WhatsApp and can accelerate the speed of playback of voice memos . For a few weeks, the instant messaging application owned by Facebook has enabled this function for Android users , pointing to a technological trend that other platforms such as Netflix , YouTube and Spotify already apply .
The possibility of increasing the rhythm of the voice notes that we receive is simple, since the receiver can choose between three speeds: 1x, 1.5x and 2x. By clicking on the image of the user that appears next to the voice note, these speeds can be activated to listen to the audios more quickly.
This functionality, as we pointed out, is available for Android users, but not yet for iPhone . It is also enabled for WhatsApp Web , the version to access your chats from your computer screen. What it does not allow is to reduce the playback speed, something that does happen on audiovisual streaming platforms.
A booming trend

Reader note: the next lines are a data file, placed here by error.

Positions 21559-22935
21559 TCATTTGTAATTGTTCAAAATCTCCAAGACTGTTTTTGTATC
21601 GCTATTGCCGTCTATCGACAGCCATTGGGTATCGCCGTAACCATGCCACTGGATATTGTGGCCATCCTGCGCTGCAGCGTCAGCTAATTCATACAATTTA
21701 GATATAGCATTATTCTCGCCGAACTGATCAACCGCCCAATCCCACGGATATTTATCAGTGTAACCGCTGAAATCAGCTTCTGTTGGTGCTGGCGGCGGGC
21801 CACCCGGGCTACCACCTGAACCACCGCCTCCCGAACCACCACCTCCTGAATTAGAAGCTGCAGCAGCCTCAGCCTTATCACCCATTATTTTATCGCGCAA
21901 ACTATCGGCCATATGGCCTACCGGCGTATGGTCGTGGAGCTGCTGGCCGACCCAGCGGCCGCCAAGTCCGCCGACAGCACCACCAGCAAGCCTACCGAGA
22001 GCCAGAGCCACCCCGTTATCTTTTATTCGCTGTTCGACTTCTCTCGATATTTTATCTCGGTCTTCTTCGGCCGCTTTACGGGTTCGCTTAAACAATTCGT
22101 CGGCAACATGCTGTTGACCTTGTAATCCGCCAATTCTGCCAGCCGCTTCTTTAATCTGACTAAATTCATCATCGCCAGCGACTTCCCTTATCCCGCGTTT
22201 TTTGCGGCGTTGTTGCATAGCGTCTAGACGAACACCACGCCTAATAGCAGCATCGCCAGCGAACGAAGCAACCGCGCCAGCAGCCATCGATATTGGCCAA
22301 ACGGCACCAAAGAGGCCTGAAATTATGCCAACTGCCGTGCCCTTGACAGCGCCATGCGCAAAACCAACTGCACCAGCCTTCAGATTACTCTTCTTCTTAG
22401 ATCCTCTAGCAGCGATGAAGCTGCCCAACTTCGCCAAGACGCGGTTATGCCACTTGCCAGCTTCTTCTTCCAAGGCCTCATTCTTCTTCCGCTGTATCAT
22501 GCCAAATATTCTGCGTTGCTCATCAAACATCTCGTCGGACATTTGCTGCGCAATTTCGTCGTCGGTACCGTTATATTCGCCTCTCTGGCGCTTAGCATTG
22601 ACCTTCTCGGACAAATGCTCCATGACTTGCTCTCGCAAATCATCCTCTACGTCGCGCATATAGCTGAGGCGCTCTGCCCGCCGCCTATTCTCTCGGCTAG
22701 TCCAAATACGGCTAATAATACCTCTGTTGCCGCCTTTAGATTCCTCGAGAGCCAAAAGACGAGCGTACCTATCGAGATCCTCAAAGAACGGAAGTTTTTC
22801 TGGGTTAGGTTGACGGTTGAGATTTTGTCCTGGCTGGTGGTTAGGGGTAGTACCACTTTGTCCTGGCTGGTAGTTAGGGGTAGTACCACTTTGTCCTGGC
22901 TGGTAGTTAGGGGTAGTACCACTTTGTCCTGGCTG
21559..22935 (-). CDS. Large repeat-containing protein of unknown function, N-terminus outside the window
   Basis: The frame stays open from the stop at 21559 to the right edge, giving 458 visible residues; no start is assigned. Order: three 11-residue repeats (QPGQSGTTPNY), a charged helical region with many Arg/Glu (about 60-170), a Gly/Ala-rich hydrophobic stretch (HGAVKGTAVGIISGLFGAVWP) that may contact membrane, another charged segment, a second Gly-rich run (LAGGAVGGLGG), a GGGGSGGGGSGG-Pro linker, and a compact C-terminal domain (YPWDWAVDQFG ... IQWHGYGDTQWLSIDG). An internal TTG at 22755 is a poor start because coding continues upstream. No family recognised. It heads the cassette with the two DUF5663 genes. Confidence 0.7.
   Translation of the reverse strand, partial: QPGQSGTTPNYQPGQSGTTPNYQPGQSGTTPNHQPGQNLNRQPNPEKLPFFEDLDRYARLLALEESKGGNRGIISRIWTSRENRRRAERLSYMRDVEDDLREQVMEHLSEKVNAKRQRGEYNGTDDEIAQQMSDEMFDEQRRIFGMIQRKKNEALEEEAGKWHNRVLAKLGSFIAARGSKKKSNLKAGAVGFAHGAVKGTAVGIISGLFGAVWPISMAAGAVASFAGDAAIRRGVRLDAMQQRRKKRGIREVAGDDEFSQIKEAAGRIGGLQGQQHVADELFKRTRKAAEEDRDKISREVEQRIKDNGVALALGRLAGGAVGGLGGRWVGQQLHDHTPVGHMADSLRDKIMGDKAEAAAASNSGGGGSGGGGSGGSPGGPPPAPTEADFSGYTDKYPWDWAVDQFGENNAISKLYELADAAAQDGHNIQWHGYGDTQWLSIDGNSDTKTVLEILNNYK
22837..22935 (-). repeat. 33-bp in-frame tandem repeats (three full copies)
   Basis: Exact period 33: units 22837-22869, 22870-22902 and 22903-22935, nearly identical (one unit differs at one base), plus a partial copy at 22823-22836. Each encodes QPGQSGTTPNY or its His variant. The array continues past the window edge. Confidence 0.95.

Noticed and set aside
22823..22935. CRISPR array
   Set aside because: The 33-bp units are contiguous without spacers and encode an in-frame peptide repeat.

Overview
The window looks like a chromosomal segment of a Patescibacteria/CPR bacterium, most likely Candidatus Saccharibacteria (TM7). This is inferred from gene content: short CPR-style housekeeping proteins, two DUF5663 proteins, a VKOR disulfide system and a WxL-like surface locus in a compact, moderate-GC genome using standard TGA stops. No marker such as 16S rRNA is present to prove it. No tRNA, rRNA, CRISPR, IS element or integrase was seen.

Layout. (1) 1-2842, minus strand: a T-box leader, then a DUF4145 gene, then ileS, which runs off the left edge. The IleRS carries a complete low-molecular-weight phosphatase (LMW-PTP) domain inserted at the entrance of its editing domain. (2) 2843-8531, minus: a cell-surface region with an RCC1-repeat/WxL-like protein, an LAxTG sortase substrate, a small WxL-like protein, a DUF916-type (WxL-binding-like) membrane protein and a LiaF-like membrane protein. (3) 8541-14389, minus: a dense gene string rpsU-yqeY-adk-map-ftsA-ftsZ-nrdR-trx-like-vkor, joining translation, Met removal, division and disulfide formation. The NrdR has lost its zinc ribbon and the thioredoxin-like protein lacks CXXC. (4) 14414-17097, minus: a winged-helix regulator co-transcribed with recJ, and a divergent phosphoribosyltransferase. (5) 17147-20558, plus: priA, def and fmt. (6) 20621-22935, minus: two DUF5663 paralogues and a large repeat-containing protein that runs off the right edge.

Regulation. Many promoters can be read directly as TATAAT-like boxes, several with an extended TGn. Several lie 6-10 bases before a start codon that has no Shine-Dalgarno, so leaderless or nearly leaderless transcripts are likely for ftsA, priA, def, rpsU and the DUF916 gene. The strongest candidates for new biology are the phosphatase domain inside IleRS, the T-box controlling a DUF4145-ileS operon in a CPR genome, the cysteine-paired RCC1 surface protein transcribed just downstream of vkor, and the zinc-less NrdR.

The ‘ speed-watching ‘, as the tendency to the visualization or accelerated listening is known, is not something new. In 2016, it began to be documented how users accelerated the rhythms of the series and movies they watched in order to save time.
It could be done with YouTube, with players like VLC and with browser extensions. Spotify also allowed it for podcasts, something that was normalized. Last July Netflix joined the bandwagon .
However, many creators criticized and continue to criticize this tool, which, they point out, undermined the rhythm of their creation, eliminating dramatic pauses, silences and other elements that make up the work as a whole.
Cult of haste
The jump from WhatsApp to ‘speed-watching’ illustrates the cult of the rush of the digital age in which we live. The internet and the platform economy thrive on our attention . We are constantly overwhelmed by an avalanche of content from which we must choose.
This incessant torrential of messages has paradoxically meant that our attention span is limited to nine seconds. If our interest is not captured with that margin, we move on to something else. All that system accelerates the FOMO, a syndrome of social anxiety caused by the fear of not doing something rewarding that others are doing, the fear of wasting time.
“The acceleration of society means that the price of our time is rising, and that leads to digital platforms stealing it from us more and more”, explained the French journalist Bruno Patino , author of the essay ‘The civilization of fish memory ‘.